May 20, 1997 (a) Jun. 3, 1997 (a)

Column Index - May 27, 1997

a)Between Political Comedy and Politics
- The environment surrounding "The Farmer's Daughter" directed by H. C. Potter

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"The Farmer's Daughter" IVCV-60027
The Farmer's Daughter

"The Farmer's Daughter"

Welcome To The White House

Filmography for Frank Capra

Mr. Smith Goes to Washington (1939)

MM| Review: Mr. Smith Goes to Washington

Filmography for H.C. Potter

Farmer's Daughter, The (1947)

Filmography for Loretta Young

Filmography for Joseph Cotten

Filmography for Ethel Barrymore

Filmography for Charles Bickford

Filmography for David O. Selznick

Welcome to Republican Main Street

Franklin D. Roosevelt and the New Deal

Franklin D. Roosevelt

Franklin D. Roosevelt Library and Museum

Encyclopedia Americana: Franklin D. Roosevelt

Between Political Comedy and Politics
- The environment surrounding
"The Farmer's Daughter"
directed by H. C. Potter


In its history of film-making, Hollywood has churned out a number of comedies featuring the White House or the Congress. The storyline about a country girl who finds herself running in an election and winning a seat in the Congress, in spite of mean interferences, leads us (inadvertently?) to think that this is a female version of Frank Capra's "Mr. Smith Goes to Washington" (1939). When we read the explanation written on the video package of H. C. Potter's film, "The Farmer's Daughter", which describes it as being so "typically American", although it is only a comment for advertising, I cannot help feeling some concern. During the war, female labor was highly encouraged, but once the Second World War ended, the social trend was for "women to return to their homes". This is common knowledge in the history of American society. As it has been disclosed by many scholars of American studies, and in Mikiro KATO's book, "Eiga: Shisen no Politics (Movies -the Politics of the Gaze), Chapter 4", the post-war Hollywood films became the advocaters of that campaign. However, in "The Farmer's Daughter", just as the heroine gives up the election after being hurt from a scandal about her chastity, and is consoled by her sweetheart, who recommends her to settle down to start a family, her the father, who is an uneducated farmer, appears and says, "That is not like my should fight until the end.", making the situation extraordinary.

The Origin of Idealism

Unfortunately, this time, there is no room to write about this film's excellent casting, beginning with the heroine, Loretta Young, Joseph Cotton, Ethel Barrymore, and Charles Bickford. However, when we take a look at the characters, the heroine is a second generation of Swedish immigrants, her boyfriend is a Congressman from a W.A.S.P. family, and the political enemy the two fight against is the "100% Americanism". It is already clear from these facts that this film attempts to present the United States as a truly egalitarian country that accepts diversity despite the different genders and ethnicity. In the first half of the Pacific War, depicting the dignity of women and the minority was none other than the attempt of guidance offered by the Office of War Information towards Hollywood, to enhance the people's nationalistic spirit and war sentiment. It was very rare for Hollywood to follow the idealism spelled out by the OWI due to their dislike of taking commercial risks (that is why, in the latter half of the Pacific War, the OWI changed their direction and did not force their policy on Hollywood), but suddenly, after 2 years from the end of the war, against the social sentiment, it was realized almost in a perfect form. Why was this possible? Mentioning the name of the producer may partially answer the question. As one of the "Selznick Collection", this film was released as a video recently. Although the cast are those patronized by David O. Selznick, in actuality, this work was produced by Dore Schary, who had a close cooperative business relationship with Selznick at the time.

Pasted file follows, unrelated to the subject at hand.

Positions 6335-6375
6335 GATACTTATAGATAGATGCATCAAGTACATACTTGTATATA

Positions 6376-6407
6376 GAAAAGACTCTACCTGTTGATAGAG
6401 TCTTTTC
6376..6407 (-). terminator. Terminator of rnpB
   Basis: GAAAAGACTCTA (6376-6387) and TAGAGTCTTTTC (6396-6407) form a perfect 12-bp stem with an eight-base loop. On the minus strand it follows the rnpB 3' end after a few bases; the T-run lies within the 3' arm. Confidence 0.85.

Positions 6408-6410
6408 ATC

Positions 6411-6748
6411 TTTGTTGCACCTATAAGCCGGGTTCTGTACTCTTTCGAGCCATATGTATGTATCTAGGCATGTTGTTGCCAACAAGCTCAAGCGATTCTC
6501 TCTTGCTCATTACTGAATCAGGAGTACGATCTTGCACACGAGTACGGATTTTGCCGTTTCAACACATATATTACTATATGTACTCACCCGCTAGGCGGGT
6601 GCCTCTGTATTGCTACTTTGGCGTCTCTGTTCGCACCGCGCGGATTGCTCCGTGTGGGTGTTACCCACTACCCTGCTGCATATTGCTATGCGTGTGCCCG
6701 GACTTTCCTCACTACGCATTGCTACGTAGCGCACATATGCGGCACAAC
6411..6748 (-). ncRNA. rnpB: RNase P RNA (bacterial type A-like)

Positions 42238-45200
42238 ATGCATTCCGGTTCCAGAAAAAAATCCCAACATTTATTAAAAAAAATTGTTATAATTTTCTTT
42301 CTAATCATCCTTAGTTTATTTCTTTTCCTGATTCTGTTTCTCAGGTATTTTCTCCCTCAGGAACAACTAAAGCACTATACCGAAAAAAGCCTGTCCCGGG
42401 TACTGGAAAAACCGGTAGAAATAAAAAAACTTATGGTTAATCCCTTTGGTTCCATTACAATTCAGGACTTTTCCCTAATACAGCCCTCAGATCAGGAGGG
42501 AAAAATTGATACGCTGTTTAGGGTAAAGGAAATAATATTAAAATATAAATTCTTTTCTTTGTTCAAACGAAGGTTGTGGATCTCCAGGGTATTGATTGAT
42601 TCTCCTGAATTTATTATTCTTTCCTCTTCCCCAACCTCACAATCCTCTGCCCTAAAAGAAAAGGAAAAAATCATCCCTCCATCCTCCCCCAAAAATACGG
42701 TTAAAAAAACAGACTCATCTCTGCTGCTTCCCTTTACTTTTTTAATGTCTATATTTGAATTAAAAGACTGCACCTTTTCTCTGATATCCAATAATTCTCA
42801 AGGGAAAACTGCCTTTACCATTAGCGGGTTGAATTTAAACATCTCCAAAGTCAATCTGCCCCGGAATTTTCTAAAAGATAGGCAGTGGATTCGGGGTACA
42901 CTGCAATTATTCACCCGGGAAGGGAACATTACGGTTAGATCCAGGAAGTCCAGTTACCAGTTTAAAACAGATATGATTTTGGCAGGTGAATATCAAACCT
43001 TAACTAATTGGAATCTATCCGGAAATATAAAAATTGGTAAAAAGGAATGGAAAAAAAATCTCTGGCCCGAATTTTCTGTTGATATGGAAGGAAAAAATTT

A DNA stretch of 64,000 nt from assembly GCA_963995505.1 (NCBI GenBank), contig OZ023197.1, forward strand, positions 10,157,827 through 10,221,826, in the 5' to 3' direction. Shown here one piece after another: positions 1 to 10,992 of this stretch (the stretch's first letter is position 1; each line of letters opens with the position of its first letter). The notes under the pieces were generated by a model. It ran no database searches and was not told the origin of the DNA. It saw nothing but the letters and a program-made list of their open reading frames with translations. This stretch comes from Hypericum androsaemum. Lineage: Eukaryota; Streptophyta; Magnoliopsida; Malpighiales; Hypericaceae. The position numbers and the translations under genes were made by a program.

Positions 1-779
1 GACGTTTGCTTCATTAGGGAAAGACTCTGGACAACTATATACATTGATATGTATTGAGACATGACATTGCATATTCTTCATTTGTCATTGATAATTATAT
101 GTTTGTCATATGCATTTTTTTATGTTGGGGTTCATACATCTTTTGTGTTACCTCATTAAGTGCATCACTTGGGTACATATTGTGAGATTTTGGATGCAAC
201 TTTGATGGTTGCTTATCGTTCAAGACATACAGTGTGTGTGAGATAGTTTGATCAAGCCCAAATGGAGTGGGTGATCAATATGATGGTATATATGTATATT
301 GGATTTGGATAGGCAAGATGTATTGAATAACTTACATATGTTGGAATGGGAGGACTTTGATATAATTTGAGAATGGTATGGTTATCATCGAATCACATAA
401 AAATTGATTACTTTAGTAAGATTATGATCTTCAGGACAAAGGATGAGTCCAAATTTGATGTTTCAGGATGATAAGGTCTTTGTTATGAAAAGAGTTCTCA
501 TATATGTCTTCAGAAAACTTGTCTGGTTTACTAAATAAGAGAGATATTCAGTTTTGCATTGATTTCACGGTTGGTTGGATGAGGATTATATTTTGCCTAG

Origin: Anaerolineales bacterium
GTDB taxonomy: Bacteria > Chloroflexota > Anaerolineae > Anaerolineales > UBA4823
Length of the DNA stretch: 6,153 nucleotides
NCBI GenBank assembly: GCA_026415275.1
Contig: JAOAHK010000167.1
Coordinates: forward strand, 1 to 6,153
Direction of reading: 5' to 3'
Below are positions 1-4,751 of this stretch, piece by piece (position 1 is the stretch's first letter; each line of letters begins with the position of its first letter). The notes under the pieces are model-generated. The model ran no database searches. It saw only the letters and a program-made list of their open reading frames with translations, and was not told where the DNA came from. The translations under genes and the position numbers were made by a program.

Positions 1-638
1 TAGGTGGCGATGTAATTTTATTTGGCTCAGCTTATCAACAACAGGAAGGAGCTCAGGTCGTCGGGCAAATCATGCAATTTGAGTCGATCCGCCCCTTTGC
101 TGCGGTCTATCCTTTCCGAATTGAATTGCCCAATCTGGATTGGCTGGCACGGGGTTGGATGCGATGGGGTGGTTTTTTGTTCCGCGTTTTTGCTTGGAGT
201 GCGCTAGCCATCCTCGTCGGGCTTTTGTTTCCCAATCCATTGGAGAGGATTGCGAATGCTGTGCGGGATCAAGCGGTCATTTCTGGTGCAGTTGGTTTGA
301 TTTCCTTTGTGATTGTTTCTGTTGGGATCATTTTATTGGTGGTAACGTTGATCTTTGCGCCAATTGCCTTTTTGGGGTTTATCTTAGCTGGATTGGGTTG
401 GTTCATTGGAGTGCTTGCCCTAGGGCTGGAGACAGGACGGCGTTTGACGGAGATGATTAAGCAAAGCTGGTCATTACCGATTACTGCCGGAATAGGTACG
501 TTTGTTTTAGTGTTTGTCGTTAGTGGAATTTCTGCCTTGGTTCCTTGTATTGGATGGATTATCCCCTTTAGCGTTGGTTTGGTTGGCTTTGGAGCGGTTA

The future of idealism

Depite the difference between their political preferences, Schary enjoyed a lifelong friendship with Selznick, who was a Republican. Schary was known as the most enthusiastic liberal in Hollywood, and considering his political position within the context of the '30's and the '40's, his ideas probably overlapped with those who were called the "New Dealers". The principles depicted in the platform generated by the OWI was the New Dealer principle. Since there were many Republican Party supporters (and not the Democratic Party of Roosevelt) among the executives in Hollywood, there must have been a political reason for not being able to support the platform. Those who were active in cooperating with the OWI were the people mostly on the East Coast such as screenwriters, who absorbed the "leftist" atmosphere of the '30's. The people who were most cooperative towards the "national policy" during the war were dragged into a witch-hunt after the war as the "national enemies", and this cynical situation is related to what Shigehiko HASUMI wrote in "Hollywood Eiga-shi KougiiA Lecture on Hollywood Movie Historyj". In other words, "The Farmer's Daughter" with a narrative which was not welcomed by anybody, was a movie distributed in anunguarded moment (what was guarded?). However empty the result feels, this must be described as a feat. However, it is doubtful whether it can be called something very "American".

Film History, American Cultural History]

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May 20, 1997 (a) Jun. 3, 1997 (a)

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